Friday was the first ever common pro-d day for all ISABC schools. Teachers from different (and sometimes competing) Independent Schools in British Columbia all met at two different venues for an exciting day of learning and sharing. Twitter was leveraged as a back channel tool, and notes and resources were shared via public Google Docs. It was a good day.
I spent the morning in a session with David Wees that made me thinks differently about some of the assumptions I have been making as a math teacher. The session title was Teaching Math via Computer Programming. David’s basic premise was influenced by the the work of Conrad Wolfram who claims that cranking numbers doesn’t do anything at all, but that programming teaches understanding.
We started by looking at algorithmic thinking and did an activity many computer science students have done before. We drew a shape and then tried to write instructions so that someone else could re-draw the shape. This process really showed the assumptions involved in giving or describing instructions. I found myself thinking that this would be a good way to get my Math 7 students to reflect on how they communicate their work. In my class I find that my students fall into two camps when it comes to showing work: they either don’t want to show much of their thinking at all, or they spend too much time writing long descriptive paragraphs and run out of time to do the math. I suspect that part of the problem is that they don’t fully understand why they have to communicate their work, and how to do it in a logical way, and that a focus on algorithmic thinking activities at the start of the year might help.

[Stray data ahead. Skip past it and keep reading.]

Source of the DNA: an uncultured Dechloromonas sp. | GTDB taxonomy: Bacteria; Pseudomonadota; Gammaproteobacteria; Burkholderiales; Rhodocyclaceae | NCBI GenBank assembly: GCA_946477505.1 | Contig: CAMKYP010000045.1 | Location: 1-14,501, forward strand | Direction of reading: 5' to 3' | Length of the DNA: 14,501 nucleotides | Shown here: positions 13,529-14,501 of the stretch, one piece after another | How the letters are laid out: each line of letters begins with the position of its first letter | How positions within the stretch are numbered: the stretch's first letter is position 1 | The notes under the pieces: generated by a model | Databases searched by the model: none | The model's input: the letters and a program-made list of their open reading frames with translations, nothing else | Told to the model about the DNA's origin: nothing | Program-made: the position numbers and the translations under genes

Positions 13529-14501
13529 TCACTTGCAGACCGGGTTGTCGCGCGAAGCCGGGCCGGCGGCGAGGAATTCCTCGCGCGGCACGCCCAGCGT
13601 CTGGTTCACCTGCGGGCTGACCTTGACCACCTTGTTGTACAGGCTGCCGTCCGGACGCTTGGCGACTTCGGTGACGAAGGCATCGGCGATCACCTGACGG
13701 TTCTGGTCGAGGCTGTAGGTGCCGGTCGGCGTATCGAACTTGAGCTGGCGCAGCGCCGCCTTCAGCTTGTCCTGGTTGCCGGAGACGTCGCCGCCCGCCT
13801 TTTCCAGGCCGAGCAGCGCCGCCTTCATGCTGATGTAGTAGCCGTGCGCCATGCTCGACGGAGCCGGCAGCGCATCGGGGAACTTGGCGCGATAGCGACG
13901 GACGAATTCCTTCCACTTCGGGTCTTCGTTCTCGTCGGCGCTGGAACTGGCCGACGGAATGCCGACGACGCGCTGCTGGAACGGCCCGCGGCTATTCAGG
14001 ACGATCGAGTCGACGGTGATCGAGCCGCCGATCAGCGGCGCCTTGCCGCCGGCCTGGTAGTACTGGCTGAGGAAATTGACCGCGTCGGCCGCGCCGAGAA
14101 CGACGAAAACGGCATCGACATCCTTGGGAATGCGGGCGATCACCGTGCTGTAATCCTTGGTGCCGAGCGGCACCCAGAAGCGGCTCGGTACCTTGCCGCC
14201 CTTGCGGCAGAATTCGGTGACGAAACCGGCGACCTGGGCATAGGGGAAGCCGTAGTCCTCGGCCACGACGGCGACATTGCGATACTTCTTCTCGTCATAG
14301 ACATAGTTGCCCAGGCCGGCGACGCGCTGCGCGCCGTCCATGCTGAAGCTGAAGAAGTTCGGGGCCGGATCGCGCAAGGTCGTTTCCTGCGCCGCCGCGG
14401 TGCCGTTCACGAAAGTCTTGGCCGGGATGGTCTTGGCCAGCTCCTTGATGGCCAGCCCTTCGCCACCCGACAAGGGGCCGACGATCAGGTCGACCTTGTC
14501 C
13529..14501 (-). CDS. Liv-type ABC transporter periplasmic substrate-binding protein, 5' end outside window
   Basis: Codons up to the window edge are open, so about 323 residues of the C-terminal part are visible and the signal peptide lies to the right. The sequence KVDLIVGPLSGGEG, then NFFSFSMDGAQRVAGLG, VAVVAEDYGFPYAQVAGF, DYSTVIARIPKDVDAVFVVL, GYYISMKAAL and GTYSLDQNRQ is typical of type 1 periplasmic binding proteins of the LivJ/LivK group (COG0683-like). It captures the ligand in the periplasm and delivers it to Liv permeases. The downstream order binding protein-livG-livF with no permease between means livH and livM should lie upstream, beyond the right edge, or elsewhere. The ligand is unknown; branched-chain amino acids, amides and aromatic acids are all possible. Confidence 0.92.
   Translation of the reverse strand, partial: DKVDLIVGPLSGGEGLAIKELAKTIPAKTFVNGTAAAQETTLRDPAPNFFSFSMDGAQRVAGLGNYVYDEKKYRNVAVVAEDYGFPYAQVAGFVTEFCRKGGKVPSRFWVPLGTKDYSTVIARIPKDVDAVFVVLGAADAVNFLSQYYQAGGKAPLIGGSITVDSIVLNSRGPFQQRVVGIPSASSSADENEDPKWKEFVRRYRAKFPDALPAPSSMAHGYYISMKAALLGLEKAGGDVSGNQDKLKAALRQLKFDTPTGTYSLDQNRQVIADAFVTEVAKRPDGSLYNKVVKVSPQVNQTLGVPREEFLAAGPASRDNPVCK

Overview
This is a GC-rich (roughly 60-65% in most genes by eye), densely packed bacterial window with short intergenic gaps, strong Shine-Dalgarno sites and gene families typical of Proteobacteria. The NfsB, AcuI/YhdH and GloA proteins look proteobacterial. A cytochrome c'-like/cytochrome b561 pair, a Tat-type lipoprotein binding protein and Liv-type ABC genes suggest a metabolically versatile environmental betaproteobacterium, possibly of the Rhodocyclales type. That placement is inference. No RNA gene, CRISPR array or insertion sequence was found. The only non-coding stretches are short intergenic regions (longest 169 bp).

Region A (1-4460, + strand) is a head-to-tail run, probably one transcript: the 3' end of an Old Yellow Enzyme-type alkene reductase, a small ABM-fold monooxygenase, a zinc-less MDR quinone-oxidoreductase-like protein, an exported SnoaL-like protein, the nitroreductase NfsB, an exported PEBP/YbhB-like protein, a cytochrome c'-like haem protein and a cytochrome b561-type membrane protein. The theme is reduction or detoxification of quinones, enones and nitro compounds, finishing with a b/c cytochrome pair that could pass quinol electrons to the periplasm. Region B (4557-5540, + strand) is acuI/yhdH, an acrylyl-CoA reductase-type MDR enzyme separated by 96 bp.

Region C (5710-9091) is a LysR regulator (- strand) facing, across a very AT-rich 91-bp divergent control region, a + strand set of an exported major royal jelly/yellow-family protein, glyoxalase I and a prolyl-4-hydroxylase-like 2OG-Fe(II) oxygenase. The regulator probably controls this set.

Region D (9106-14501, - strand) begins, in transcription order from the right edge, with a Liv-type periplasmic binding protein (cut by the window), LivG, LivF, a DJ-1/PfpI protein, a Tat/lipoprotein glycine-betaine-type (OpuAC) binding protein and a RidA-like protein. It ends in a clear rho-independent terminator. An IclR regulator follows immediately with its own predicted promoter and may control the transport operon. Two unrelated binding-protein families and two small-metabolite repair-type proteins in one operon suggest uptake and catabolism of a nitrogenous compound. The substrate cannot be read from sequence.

We programmed Logo the Turtle to draw different geometric shapes. I loved this activity. Instead of ‘teaching’ students the properties of different shapes, the process of writing a simple program to draw them forces students to explore and experiment with these properties. I might try this activity later this year.
We also struggled to figure out what function had been X’d out in the simple program below:
While I probably wouldn’t give this one to my Math 7 students I did appreciate the way it forced me to use a lot of different problem solving methods and really think about numbers. As David said (quoting Dr. Gordon Hamilton) “the heart of mathematics is problem solving”.
My big take away from this session was the result of a discussion at the end of the workshop. It was a discussion I have heard many times before but this time a few things became more clear in my head. The gyst of the discussion was the tension between using technology to do calculations and the need to students to do the calculations themselves in order to really understand them. Currently I am a teacher that only lets students use calculators sparingly. I find that as soon as I let my students use calculators they stop thinking for themselves as much, and are reluctant to question the answer the calculator spits out. So my approach has always been to stick with paper and pencil and ‘showing your work’ so that if the answer is wrong I can help students unpack the thinking that led them there.
What I realised during the discussion, however, was that I am assuming that the process of doing math calculations by hand is the best way to instill number sense into my students. The honest truth is that a lot of them are tempted to learn a paper based algorithm for finding the right answer and then try to replicate the algorithm without actually thinking about what they are doing. They have to do a lot more thinking when I ask them to estimate an answer, because there is no one right way to estimate and they have to think and apply their knowledge in order to do it. I do teach estimation, and in my class we do a lot of modeling and problem solving, and I have had a certain amount of success improving my student’s number sense. However, I always do this in a context that assumes being able to do hand calculations trumps all. Now I am wondering what my classroom mught look like if I let students use calculators for the basic calculations and really focused on estimation, modelling and problem solving the rest of the time. As David said “Using technology to do the calculations lets us use more of our brain to do the Big Math.